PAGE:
The quest for pizza MREs remain just out of greasy grasp

Matt Saintsing
February 09, 2018 - 12:07 pm
pizza

U.S. Air Force photo by Airman 1st Class Suzanna Plotnikov

Ooey-gooey melted cheese atop a spicy tomato sauce, built on a strong doughy foundation, baked to perfection and with your choice of toppings. We’re talking pizza, of course!

Today is (apparently) #NationalPizzaDay, and an day excuse to celebrate it by shoveling copious amounts of ‘za in the largest whole in your head. But, did you know, that our brave military (who has sacrificed so much), will continue their selfless service without a univerally loved slice?

Don’t feel too bad, however, the pizza looks like actual shit on a shingle.

Aestetic problems aside, The Pentagon has, for years now, been developing a Meal, Ready-to-Eat (MRE) that can quench this insatiable thirst and feed the world's most lethal fighting force. But, they’ve ran into trouble as MREs must be capable of lasting the requisite three years all military rations must endure.

Dating back to October of 2013, Stars and Stripes first reported on this irresistible national security matter. “Pizza is the holy grail of MREs because for decades, people have been asking for this,” Paul DellaRocca, the program integration at the DoD’s Combat Feeding Directorate, told the newspaper in 2013.

"If you give servicemembers a product that isn’t on the mark, he said, “they’re going to bite into it and not say, ‘This is pizza.’ That’s what we need them to say.”

We put a man on the moon 48 years ago, but, we can’t make a pizza that can pass muster? All MREs must have a shelf-life of at least three years when stores at 80 degrees or below. To test this, MREs are then places in a 100-degree oven for six months, which through the miracle of science, simulates the 3-year length.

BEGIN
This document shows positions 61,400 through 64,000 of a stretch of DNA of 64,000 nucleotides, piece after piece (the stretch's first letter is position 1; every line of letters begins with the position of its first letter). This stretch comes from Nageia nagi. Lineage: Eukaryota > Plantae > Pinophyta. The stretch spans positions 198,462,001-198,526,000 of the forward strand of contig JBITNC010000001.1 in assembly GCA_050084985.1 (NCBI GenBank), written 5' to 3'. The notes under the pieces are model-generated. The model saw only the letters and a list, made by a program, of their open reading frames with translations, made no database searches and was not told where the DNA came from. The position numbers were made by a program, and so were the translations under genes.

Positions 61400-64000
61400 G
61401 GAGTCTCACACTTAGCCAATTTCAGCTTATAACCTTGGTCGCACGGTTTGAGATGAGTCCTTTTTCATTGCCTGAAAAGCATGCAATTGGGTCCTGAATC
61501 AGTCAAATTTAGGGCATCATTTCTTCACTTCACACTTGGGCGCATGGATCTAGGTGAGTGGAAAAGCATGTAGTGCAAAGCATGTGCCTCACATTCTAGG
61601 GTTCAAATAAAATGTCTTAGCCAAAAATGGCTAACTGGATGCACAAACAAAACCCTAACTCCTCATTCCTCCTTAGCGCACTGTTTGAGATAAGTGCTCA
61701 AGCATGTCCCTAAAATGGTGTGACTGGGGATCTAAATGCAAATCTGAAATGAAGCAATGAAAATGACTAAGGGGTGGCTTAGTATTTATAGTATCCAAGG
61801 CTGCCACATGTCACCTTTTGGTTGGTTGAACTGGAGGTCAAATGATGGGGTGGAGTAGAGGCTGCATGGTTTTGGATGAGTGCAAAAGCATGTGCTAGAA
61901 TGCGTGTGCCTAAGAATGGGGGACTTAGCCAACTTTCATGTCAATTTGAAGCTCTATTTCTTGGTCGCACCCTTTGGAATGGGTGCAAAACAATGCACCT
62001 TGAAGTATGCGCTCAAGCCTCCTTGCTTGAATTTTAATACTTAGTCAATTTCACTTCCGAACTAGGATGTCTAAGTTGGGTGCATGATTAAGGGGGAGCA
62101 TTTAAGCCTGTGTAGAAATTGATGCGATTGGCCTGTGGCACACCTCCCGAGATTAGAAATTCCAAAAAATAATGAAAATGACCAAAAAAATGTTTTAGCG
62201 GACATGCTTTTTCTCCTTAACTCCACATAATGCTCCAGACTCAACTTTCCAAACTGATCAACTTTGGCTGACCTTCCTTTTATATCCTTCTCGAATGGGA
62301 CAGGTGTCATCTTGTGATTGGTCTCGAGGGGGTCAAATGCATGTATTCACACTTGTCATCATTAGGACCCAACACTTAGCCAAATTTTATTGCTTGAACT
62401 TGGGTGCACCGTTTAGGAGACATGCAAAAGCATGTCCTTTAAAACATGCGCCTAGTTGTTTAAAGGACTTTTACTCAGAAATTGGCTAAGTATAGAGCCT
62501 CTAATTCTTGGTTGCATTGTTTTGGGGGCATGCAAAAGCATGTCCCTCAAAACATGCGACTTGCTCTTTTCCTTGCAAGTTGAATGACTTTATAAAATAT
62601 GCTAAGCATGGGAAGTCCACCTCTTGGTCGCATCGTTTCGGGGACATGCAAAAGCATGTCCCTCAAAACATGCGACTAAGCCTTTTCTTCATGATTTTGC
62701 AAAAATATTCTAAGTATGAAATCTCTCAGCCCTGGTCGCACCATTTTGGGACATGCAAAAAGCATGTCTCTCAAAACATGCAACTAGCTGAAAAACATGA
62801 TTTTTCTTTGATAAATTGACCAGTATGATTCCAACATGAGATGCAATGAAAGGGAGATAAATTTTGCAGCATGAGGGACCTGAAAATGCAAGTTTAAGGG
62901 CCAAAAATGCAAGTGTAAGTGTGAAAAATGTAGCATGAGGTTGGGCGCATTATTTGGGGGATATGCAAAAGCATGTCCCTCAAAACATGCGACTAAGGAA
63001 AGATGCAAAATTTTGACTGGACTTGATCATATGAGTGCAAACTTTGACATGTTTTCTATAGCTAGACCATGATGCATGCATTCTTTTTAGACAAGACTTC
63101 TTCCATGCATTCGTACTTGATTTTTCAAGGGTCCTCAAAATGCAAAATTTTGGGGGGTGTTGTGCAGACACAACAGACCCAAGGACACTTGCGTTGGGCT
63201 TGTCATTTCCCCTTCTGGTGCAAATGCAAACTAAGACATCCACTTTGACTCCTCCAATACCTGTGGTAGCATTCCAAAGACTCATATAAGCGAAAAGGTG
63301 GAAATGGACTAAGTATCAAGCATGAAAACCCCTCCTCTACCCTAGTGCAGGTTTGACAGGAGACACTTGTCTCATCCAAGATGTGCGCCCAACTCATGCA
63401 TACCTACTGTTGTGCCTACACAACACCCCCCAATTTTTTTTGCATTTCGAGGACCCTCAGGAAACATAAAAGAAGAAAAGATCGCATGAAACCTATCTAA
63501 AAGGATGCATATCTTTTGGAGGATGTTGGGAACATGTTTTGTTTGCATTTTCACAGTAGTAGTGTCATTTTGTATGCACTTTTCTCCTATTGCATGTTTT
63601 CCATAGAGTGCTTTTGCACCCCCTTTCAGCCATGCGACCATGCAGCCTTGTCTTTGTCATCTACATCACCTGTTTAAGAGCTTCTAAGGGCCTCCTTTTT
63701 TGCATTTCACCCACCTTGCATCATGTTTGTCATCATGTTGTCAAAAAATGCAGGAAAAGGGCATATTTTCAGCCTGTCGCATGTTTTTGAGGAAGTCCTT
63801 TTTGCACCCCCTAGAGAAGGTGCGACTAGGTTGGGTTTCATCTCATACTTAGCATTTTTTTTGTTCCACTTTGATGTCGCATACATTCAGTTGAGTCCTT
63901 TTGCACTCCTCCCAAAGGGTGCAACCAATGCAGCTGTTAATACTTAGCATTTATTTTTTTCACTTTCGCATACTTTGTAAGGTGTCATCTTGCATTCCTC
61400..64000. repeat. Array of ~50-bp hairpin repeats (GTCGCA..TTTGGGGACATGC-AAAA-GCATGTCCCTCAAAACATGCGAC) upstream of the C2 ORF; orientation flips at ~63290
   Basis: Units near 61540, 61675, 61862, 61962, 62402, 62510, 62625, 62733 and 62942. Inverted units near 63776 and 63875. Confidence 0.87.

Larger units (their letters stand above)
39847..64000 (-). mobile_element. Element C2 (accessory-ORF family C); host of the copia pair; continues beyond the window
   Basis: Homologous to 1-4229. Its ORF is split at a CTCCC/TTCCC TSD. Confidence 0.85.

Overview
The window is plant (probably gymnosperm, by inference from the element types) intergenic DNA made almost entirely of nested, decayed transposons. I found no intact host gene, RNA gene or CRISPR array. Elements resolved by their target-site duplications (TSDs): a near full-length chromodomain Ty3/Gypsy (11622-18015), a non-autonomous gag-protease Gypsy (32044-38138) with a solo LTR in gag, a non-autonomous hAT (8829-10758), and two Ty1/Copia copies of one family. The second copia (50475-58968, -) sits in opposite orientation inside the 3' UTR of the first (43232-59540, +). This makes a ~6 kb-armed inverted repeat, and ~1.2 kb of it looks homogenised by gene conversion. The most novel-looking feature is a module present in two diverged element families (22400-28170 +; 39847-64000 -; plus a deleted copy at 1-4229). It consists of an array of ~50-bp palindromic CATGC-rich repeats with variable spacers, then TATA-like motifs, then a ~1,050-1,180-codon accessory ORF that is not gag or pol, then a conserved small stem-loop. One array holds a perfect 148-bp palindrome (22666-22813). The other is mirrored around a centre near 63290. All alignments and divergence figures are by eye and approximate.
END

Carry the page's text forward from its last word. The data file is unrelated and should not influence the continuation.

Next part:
This was attempted last year, and according to Defense News, the pizza MRE “became too brown.”

Rather than a safety or edibility issue, this setback reflects the high mark of quality control the DoD has come to set itself for meals intended to be eaten years later. 2018 was supposed to be the year of the pizza MRE, available in both pepperoni and cheese varieties, but now the delay is indefinite with no date in sight.

Another problem is getting the ingredients right. According to a 2014 Vice article, careful attention is paid to each chemical and preservative in each ingredient. Since the tomato sauce seeps into the crust, a tomato-flavored buffer had to be developed. Most cheese in supermarkets are too moist, so they had to cut it with a cheese-like product that can survive years.

So, making an eternal pizza, it turns out, is harder than it sounds. We can’t even make it look good, much less last for years on the shelf. If the past 16-and-a-half years has taught us anything it’s that our troops will soldier on with little thanks, and no pizza.

When the immortal pizza code is finally cracked, I’ll be ready to drown it in a sea of tabasco, and savor every little everlasting morsel.